Tim Mullooly: Yeah, absolutely. I think some people get confused between 401(k)s and then I feel like some people interchange the terms 401(k)s and IRAs and Roths, Roth IRAs. Could you explain the difference between the 401(k) and then there’s the IRA and the Roth IRA. Let’s focus on the IRAs, traditionals and Roths. Can you explain just on a very basic level what those two are for the listeners out there?

Michele Cagan: Absolutely. So a 401(k) is a plan that your employer sets up for you. And IRA, whether it’s a traditional IRA or a Roth IRA, is a retirement account that you set up for yourself. And in fact, many people can contribute to both if they want to. An employer 401(k) and a personal IRA. So a personal IRA basically works like a 401(k). You put some money in, you get a tax deduction for it right now, and the money grows in your account without you having to pay taxes on it every year. When it’s time to take the money out later on after you’re retired, then you pay tax on it. A Roth IRA is kind of the opposite, but also like with hot fudge on top.

Tim Mullooly: Yeah. What do you mean? What’s the hot fudge? What do you mean by that?

Michele Cagan: So, right. So a Roth IRA is the same thing as a retirement account that you put money into, but you pay tax on that money now, it doesn’t give you a tax deduction now. In exchange for that, you get to keep all of the money that that ever grows into. And not pay a dime in taxes. So if it starts out at $10,000 and it eventually grows to be $500,000, you don’t have to pay tax on all the money it earned. Because you already, you kind of prepaid the tax on it. And in exchange you get all of this excellent earnings without any tax ever. A little caveat, as long as you wait till the right time to take it out. Roth IRAs are awesome.

I mean they’re so great. I mean, you can’t put as much into IRAs as you can put into 401(k)s, but you can still put a chunk of money in there every year. The other awesome thing about Roth IRAs is unlike traditional IRAs or 401(k)s, any money that you put in, not the growth and the earnings, just any that you put in, you can take out whenever you want to with no tax consequences, because you’ve already paid tax on that money. So it’s not locked in the same way other accounts are. And Roth IRAs do not count against you when you’re looking for a student aid.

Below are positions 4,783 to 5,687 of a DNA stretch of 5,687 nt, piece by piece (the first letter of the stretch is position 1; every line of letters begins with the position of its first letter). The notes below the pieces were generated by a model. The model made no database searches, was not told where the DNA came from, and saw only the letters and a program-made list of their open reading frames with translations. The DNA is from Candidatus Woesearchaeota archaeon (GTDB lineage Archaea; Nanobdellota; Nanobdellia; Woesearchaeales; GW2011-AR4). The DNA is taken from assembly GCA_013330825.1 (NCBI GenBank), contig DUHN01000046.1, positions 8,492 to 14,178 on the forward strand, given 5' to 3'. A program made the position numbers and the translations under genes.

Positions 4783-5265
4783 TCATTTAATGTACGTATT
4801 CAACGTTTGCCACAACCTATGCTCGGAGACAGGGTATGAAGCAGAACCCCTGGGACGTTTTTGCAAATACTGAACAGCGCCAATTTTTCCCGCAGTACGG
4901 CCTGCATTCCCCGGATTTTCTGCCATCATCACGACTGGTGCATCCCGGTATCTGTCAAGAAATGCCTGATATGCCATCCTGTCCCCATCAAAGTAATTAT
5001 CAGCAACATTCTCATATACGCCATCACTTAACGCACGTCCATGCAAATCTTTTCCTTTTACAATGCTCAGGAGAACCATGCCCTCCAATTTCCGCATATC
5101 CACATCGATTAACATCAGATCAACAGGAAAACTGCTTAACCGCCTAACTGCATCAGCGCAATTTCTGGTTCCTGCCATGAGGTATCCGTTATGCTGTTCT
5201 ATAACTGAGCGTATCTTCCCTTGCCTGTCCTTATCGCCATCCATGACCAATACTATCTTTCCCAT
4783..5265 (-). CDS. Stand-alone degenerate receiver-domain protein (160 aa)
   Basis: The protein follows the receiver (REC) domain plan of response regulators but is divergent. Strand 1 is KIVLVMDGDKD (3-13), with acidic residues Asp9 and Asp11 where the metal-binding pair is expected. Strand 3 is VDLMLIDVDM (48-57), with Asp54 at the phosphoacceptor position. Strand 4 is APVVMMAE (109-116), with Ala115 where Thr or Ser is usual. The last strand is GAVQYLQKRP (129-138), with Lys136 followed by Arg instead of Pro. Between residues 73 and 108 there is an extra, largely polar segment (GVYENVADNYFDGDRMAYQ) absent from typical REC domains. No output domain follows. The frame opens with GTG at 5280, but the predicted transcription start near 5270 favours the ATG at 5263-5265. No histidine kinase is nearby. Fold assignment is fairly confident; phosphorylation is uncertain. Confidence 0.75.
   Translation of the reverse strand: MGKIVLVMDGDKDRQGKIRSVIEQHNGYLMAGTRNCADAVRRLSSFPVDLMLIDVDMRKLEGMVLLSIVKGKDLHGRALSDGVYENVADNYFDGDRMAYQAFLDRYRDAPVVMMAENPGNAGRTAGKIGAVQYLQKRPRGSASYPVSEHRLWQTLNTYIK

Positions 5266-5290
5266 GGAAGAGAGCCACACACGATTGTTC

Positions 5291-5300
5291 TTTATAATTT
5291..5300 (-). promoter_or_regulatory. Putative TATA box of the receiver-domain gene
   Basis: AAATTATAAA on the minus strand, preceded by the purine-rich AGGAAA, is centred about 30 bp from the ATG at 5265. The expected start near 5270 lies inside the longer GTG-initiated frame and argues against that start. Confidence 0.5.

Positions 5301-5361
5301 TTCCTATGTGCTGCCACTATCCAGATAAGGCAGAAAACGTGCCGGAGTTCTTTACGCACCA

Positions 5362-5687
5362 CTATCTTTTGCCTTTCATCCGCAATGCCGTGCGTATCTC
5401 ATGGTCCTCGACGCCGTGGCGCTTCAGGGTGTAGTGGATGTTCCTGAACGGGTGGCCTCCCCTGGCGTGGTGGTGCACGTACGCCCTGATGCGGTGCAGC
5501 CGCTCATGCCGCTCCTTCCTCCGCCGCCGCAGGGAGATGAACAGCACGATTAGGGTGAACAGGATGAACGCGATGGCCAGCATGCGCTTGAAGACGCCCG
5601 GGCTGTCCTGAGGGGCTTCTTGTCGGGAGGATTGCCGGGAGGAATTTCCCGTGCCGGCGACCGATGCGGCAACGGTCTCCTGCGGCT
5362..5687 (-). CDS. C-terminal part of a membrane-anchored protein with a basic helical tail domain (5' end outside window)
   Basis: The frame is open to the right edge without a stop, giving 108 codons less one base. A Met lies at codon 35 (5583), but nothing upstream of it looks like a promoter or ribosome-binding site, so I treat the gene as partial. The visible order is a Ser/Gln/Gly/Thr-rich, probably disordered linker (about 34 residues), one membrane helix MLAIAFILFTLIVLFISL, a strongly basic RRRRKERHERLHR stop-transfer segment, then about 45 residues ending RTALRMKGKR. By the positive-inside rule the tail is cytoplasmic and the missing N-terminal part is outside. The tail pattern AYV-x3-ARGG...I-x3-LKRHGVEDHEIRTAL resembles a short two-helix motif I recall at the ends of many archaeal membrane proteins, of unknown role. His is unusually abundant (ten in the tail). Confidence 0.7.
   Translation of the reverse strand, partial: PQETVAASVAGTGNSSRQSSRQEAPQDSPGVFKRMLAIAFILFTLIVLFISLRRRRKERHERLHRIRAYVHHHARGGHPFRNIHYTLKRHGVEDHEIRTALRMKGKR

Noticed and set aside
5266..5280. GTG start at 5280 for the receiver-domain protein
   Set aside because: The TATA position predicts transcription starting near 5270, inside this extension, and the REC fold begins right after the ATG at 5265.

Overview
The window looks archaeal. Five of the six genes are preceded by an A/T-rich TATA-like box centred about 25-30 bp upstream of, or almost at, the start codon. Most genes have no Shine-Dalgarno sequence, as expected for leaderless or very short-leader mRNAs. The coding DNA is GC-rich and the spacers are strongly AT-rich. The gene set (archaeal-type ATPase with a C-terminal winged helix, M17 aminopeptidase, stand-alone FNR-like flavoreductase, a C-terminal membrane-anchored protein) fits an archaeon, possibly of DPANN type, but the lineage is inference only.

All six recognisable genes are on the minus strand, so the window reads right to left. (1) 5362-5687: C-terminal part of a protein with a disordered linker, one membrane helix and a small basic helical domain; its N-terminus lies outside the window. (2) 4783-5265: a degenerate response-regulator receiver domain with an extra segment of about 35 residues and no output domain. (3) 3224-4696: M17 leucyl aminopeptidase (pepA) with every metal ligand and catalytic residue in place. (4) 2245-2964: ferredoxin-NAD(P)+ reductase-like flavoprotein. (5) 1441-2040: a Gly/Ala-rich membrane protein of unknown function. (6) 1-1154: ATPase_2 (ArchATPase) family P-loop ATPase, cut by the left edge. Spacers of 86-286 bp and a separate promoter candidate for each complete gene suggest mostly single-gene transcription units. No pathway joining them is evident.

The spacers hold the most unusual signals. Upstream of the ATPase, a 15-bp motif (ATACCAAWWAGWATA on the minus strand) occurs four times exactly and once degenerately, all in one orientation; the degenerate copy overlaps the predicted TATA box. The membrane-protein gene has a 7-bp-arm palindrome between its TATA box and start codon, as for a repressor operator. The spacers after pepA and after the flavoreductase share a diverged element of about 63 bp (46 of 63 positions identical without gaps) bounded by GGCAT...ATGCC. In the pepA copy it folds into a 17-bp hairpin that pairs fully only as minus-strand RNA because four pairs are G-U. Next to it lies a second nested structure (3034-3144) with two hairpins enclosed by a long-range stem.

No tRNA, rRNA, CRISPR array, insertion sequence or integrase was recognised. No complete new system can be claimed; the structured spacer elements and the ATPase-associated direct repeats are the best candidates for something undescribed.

Tim Mullooly: So would you say that Roth IRAs, they’re beneficial to anyone who can put money into it, but would you say it’s more beneficial for younger folks for the Roth IRA?

Michele Cagan: I think that every kind of retirement account is even more beneficial for younger people because the more time you have, the more your money will grow without you doing anything. It’s actually, there’s all these charts you can find online, but for example, if you just put like $10,000 in when you’re 20 and never put anything in again, you’ll end up with as much money as someone who starts when they’re 40 and puts in $10,000 a year.

Tim Mullooly: Right yeah.

Michele Cagan: It’s crazy-

Tim Mullooly: compound interest.

Michele Cagan: … yeah. The compound, that’s what … when your account balance grows, that’s called compounding, and the more time you have, the more that’s going to happen and you’re going to end up, even if you put in less money when you’re younger, you’re going to end up with more money when you’re older. Time is your best friend when it comes to retirement.

Tim Mullooly: Well, that’s good. Hopefully for those listening out there that clears up some confusion about what a 401(k) is versus traditional IRA and a Roth IRA. Because I feel like a lot of people just interchange those terms and they don’t necessarily always apply to what they’re talking about. One component that I think some people don’t usually consider when retirement is location, meaning like physical location, where you retire. Can you talk to the listeners about some of the better or worse places to retire?

Michele Cagan: Yes, I totally can. And this is another one of the things I want to say, it totally depends. Like the best place for you to retire and the best place for me to retire are probably completely different. So what’s really important is, two of the things that are like true for everybody is retiring in a low tax state versus a high tax state. Retiring in a low cost of living area versus a high cost of living area. If you’re worried about running out of money, living somewhere with low or no taxes and low cost of living is going to be a better financial place for you to retire, as long as it’s not a bad place for you to retire for other reasons. Like if it’s not so far away from your family that it’s going to cost you $10,000 a year to visit back and forth.